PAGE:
Taking Care of the Tech

Lessons from Mid-Atlantic Podcast Conference


Lesson 1: Smaller conferences offer unique interactions

I love small, intimate conferences for podcasting as much as I love the big giant ones like Podcast Movement. While Podcast Movement has everyone who is anyone in the podcasting space, a small, regionally based podcasting conference will let individuals podcasters interact closely with attendees.

Mid-Atlantic Podcast Conference is different because each talk is held in one room – all of us including speakers and attendees are in one room. Lunch was together, and so were breakout sessions. Because of this, it forces people to spend quality time together.

For a brand new podcaster, this is invaluable time and exposure. You can pick the brains of some of your favorite podcasting experts and get quality time. Seeking out smaller conferences and meetups are just as important as attending the large ones.

Lesson 2: Diversity in podcasting needs to move beyond surface

Mary Nichols, a podcaster for 11 straight years challenged the crowd to start talking about diversity for podcasting that goes much deeper than just the surface. She argues that while podcasting seems diverse, that we as a community must do more. Podcasting is the last mass media stream where the creator can be themselves, and the audience comes from the host. They like you, and you show when things are genuine. Podcasting as bigger corporations come in we don’t want to be radio where major companies control the market, and real conversations die. Therefore diversity must be firmly anchored in the podcasting space to prevent voices from being lost.

Mary wants podcasters to lean into the tough conversations and positions even when they disagree with each other. Podcast industry leaders must do more to not only invite diverse voices to podcast but also to promote diverse voices.

Lesson 3: Don’t be afraid to show up on unexpected shows

Amanda Doughty, from the Great Beer Adventure podcast and Clay Groves from the Fish Nerds podcast, hosted a workshop that focused on podcasts partnering up with compatible podcasts. The idea is that you and your podcast audience are not one-dimensional. Your audience will love hearing other sides of you.

Amanda and Clay podcast about entirely different things, craft beer and fishing, but then beer and fishing go together. By partnering up for episodes, social media blasts, and meetups, they are growing their audiences.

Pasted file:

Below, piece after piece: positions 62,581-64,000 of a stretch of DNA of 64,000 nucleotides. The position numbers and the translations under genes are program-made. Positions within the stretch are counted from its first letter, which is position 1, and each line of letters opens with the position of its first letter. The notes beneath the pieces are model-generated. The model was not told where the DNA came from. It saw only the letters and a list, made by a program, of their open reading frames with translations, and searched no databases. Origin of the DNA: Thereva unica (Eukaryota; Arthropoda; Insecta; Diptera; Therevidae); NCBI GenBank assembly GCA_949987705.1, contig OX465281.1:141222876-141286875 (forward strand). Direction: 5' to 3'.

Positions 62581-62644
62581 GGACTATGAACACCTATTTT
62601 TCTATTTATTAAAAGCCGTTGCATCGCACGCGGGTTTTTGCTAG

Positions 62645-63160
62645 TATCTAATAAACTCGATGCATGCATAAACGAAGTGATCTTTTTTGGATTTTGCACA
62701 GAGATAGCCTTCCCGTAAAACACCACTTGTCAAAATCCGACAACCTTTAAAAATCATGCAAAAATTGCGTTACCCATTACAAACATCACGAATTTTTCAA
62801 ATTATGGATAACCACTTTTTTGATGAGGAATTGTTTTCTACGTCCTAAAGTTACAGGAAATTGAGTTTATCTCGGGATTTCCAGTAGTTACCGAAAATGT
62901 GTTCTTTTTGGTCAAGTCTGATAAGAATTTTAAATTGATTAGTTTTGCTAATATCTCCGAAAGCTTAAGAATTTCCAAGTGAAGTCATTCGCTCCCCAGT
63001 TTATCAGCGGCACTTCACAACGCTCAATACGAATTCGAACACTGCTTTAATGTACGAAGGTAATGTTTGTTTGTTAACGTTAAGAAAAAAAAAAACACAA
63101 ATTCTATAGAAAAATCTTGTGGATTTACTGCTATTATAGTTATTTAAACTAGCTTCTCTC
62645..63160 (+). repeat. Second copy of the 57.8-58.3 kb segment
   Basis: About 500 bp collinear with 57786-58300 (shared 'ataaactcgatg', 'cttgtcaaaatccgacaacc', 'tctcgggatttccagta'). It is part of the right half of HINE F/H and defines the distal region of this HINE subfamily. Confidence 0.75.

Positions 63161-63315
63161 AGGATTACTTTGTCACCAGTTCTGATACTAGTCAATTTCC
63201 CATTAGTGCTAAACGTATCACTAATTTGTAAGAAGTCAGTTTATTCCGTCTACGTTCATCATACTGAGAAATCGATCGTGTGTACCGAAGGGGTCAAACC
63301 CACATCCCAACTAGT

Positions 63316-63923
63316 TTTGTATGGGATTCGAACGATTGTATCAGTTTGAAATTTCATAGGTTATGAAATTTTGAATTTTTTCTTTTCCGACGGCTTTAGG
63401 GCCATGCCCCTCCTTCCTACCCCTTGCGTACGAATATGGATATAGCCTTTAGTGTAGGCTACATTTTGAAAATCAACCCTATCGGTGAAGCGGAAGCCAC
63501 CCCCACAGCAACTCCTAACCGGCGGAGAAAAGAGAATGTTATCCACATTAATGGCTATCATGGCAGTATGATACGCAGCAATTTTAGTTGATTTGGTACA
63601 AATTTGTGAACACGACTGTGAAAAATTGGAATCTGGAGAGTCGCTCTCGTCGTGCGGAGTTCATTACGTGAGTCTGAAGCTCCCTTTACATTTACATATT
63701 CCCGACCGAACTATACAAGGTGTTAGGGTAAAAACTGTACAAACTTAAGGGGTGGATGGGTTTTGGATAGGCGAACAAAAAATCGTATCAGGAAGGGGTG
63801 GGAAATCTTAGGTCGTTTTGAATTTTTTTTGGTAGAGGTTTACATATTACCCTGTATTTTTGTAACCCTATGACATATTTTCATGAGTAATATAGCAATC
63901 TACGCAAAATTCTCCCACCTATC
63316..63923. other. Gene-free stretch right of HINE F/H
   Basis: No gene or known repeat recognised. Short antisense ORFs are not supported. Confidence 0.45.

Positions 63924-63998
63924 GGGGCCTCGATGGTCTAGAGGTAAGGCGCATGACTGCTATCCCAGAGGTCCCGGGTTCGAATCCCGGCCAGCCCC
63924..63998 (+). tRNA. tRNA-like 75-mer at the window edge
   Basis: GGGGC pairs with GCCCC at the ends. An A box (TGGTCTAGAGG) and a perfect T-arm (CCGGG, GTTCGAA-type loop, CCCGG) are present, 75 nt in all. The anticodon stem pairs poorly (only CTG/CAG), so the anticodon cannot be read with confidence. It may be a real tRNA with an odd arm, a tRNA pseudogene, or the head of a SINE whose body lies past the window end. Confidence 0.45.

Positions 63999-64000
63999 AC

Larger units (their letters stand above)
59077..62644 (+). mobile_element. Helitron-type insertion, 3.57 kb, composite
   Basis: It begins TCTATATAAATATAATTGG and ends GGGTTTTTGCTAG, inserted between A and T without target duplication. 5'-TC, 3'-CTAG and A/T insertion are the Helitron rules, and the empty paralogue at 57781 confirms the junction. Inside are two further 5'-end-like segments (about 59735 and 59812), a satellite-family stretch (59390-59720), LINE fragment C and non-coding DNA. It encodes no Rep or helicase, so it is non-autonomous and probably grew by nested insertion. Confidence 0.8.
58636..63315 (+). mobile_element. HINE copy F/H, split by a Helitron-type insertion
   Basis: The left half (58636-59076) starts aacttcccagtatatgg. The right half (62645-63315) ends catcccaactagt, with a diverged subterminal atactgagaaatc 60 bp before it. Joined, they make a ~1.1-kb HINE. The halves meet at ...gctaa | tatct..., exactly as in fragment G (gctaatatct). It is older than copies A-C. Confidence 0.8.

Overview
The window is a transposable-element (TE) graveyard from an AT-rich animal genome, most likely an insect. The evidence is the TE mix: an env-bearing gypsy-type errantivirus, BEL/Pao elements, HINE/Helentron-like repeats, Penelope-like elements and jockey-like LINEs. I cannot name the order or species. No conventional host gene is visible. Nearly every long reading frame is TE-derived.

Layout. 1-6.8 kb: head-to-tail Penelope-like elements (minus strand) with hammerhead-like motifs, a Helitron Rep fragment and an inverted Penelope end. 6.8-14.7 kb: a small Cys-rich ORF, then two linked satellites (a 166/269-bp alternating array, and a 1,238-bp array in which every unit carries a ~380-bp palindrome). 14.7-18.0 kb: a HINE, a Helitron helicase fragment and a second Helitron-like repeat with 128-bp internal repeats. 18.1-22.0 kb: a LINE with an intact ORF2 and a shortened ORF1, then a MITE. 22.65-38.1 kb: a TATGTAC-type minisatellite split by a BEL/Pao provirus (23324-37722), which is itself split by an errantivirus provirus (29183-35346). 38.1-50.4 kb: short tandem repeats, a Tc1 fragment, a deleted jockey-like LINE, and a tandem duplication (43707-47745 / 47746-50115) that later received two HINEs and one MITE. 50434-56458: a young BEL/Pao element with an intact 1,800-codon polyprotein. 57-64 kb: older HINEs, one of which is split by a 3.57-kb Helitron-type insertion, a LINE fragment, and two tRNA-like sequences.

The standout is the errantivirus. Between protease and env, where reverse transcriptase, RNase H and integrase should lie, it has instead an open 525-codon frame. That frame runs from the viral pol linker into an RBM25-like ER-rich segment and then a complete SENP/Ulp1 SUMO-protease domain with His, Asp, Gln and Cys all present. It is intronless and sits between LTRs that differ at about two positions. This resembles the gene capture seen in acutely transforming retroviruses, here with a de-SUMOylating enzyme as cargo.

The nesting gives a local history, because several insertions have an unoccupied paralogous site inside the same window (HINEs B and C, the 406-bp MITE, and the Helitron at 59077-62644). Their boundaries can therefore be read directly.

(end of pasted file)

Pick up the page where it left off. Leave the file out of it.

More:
Look and seek out podcasts where your audience will love and develop a relationship with the hosts of those shows. This is where attending conferences come in handy because you develop relationships with compatible shows. If you are shy or have trouble breaking the ice, consider reading this article to help get the most out of conferences.

Lesson 4: You can come up with a podcast in 20 minutes

Another fun element that Mid-Atlantic Podcast Conference founder Joe Pardo adds is the Creative Podcast Workshop. This is where attendees get in teams of four and are given a prompt to create a new show, including artwork, intro song, content, and a wow factor.  Creative competition – explain what I was looking for

I was selected to be a judge this year, and when I was judging, I closed my eyes to listen to the presenters and not watch them. The reason is simple podcasts are an audio experience, not a visual one. I took points away from those presenting who used visual elements.

But what this competition does is remind me that podcasting doesn’t have to take forever to get out into the airways. If you want to have a show all you need is a good concept. We heard some fantastic ideas, which were fleshed out, all in 20 minutes. If something is stopping you from starting your podcast, the chances are it’s not the tech, it’s something else. Sit down, create a good concept, and record already.

Lesson 5: If you’re a podcaster then you’re a marketer

Tom Tate from AWeber always gives amazing presentations. For MAPCON, Tom decided to remind all the podcasters that they are marketers, even if they are not in the business space.

I think this is a concept that many podcasters overlook. They believe that all they need to do is get hosting, publish episodes to Apple Podcasts and they will become the next Marc Maron.

Yeah, it doesn’t work that way.

Instead, Tom reminded all of us that consistent marketing for the podcast is necessary. Having a way for your listeners to contact you, building an email list, and using social media is still really important. Having a great website for your show is also a good idea.


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About the author, Ramona

Community Manager at Podcast Websites. She lives in the US with her two tiny humans.